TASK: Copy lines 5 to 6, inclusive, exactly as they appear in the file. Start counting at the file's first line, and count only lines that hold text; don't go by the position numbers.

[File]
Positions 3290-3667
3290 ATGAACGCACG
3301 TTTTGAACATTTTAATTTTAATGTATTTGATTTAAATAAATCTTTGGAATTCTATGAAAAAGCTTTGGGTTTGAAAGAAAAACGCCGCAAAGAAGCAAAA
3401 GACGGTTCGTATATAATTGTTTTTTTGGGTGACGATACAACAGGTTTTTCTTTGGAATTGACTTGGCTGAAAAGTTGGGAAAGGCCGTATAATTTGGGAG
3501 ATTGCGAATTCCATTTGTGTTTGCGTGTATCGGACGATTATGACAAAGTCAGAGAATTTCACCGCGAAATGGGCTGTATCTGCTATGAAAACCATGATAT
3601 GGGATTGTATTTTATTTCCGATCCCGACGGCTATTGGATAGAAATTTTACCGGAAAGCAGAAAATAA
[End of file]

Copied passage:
3501 ATTGCGAATTCCATTTGTGTTTGCGTGTATCGGACGATTATGACAAAGTCAGAGAATTTCACCGCGAAATGGGCTGTATCTGCTATGAAAACCATGATAT
3601 GGGATTGTATTTTATTTCCGATCCCGACGGCTATTGGATAGAAATTTTACCGGAAAGCAGAAAATAA